Vin Santo is an Italian dessert that feels like a cross between a wine and a whiskey. Usually getting up to 16%-18% alcohol, it takes takes its amber colour from the small chestnut or oak casks that it is aged in. It has beautiful flavours such as nutmeg, cinnamon, honey, and raisin.
Vin Santo is commonly made fromTrebbiano, Malvasia, and Grechetto grapes (although you’ll find Vin Santo made with a blend of red and white grapes as well, such as Malvasia and Sangiovese) that are dried for three to six months. The dried grapes are then pressed where the jice is vinified in small casks. Fermentation and maturation takes three-plus years before the wine is bottled. Due to the small casks used, the number of years it takes, and the natural evaporation that occurs during its cask time, Vin Santo can be tough to come by in a store, however it is well worth seeking out.
Vin Santo and Biscotti
The name Vin Santo translates to Saint Wine (Holy Wine) because it, or a variant of it, was popularly served at Catholic Mass. In modern Italy it is typically served as a digestive at the end of a meal after espresso, and considered a vini da meditazioni (meditation wine) as it is meant to be sipped slowly. It is commonly paired with a ‘dry’ biscotti, which is less sweet than Vin Santo. This pairing is absolutely amazing, especially if you dip your biscotti into the wine as the wine softens the dry cookie, while the cookie cushions the intense blow of this sweet wine.
Best Wine with Desserts
Other great dessert pairings are crostata di frutta, blackberry mini tartlettes, ginger desserts, pumpkin pie, dark chocolate, nutty desserts like pecan pie, and panforte. For the best results you want a less sweet dessert to pair up with this sweet wine. This way the wine brightens the flavours in the dessert. Vin Santo will still pair nicely with sweet desserts like ice cream, or cupcakes, but the pairing won’t be as mind-blowing amazing as a dry dessert like biscotti.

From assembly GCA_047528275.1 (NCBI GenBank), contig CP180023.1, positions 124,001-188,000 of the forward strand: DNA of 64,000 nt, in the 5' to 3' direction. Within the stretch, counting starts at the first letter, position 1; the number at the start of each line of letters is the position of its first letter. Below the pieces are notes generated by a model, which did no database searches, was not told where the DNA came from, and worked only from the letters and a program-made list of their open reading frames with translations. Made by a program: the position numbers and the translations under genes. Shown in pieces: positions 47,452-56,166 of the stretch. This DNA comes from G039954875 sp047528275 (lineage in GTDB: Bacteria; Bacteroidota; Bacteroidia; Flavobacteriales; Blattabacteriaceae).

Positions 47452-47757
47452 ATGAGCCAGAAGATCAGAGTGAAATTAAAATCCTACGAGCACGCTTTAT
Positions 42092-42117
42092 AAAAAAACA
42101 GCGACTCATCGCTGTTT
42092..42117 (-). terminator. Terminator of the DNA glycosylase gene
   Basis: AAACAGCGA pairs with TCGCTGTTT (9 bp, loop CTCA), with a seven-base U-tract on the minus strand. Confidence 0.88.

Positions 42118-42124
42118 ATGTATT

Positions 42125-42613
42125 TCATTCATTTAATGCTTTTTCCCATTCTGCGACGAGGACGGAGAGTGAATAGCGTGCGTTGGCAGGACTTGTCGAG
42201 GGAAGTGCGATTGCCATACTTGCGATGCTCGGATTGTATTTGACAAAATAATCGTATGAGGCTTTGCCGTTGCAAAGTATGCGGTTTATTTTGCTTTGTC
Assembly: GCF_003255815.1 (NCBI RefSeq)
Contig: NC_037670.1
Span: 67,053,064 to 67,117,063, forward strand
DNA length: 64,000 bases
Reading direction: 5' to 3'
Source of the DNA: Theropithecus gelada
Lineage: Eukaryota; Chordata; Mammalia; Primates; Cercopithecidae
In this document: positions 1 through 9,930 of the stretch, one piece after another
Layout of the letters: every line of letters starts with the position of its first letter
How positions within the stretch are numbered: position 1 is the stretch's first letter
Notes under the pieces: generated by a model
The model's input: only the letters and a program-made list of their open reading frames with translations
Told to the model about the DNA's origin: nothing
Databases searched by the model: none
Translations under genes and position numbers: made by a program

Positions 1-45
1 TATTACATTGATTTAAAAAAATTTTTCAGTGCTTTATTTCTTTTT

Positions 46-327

Pairing Vin Santo with Food
For non-desserts, try Vin Santo with Gorgonzola Cheese, a handfull of dried fruit and almonds, mince pies, Canadian Bacon, Honey Baked Ham, Figs, and rich pâtés or seared foie gras.
Vin Santo is made throughout Italy, however, Tuscan Vin Santo is the most common, and most reliable in terms of consistency. In fact, you’ll often hear ominous tales of Vin Santo producers who cut their wine with spirits to bring up the alcohol level, and adding caramel for colouring. Avoid these producers! Tuscany Vin Santo should not have this problem as Tuscany has three recognized DOC’s which are:
1. Vin Santo del Chianti
2. Vin Santo del Chianti Classico
3. Vin Santo di Montepulciano
Do you have a favourite Vin Santo and Food Pairing? Let us know in the comments below!
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